Building a Social-News Movement

Founded by former Yahoo and AOL executives as a user-driven social-news website where anyone could submit or find content among peers based on interest and location, Mixx was a true pioneer in combining social-networking and bookmarking with Web syndication, blogging and personalization tools. The company approached us to help launch their new service and project its influence over its primary perceived competitor Digg, which was led by media darlings Jay Adelson and Kevin Rose.


Our finely tuned strategy aimed to create a groundswell of interest among beta users and online tastemakers to drive users to the new social-media hub, validate the business concept and exploit a general dissatisfaction with Digg to build a social-news movement around Mixx as a non-geek alternative and an exciting new player in the space.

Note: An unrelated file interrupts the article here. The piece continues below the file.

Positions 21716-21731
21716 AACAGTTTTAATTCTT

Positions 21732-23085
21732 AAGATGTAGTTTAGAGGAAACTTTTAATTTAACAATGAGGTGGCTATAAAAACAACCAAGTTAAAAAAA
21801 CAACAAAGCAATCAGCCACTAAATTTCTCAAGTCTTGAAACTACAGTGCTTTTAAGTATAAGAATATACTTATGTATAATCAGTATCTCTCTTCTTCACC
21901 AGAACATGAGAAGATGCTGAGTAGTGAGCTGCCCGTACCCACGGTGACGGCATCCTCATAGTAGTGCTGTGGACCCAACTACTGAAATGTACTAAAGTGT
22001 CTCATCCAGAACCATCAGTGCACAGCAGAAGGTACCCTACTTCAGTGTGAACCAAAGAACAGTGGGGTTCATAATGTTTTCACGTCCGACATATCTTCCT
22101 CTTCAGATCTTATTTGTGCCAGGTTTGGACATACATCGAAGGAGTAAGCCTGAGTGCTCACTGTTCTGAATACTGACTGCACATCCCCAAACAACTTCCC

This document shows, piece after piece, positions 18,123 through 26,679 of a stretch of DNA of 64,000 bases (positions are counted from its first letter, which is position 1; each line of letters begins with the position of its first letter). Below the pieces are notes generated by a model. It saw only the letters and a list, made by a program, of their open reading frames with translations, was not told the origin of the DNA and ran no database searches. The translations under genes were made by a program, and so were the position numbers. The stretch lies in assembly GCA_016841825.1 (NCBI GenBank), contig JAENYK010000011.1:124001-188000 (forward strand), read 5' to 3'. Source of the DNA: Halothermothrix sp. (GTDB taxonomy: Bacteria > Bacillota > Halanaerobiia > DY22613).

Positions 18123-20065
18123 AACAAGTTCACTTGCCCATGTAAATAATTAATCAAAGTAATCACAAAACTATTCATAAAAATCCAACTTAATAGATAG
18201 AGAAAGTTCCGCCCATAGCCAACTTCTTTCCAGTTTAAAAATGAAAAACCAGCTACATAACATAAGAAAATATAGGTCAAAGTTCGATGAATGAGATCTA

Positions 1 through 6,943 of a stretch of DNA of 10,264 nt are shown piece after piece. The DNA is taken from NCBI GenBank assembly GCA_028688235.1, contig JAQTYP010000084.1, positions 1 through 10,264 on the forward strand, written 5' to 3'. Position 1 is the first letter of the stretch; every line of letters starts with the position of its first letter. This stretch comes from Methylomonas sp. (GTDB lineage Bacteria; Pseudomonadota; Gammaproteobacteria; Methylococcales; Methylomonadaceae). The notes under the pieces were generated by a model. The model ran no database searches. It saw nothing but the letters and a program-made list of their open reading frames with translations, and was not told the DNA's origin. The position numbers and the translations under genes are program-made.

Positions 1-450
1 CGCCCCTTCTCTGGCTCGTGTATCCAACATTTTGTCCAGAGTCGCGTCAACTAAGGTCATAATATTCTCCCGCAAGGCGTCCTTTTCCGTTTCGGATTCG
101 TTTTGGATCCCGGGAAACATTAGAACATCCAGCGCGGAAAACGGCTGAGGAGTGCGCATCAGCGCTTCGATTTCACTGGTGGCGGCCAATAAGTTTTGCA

Mixx’s launch campaign started with a two-part story that was strategically leaked to Mike Arrington of TechCrunch, driving a cascade of interest among media luminaries that yielded hundreds of thousands of unique visitors and tens of thousands of registered users in a few short weeks. As a result of the campaign, more than 1,000 user-created groups were formed in the first two months, 3 million votes were cast on the new site, and 78 percent of new users personalized their Mixx pages with an average of more than 10 category tags each. The final tally included more than 150 independent news stories, user-generated blogger reviews and online influencer discussions about Mixx, highlighting a list of big media partners including USAToday, Reuters, Los Angeles Times, Slate, and The Weather Channel. Mixx was later acquired by UberMedia.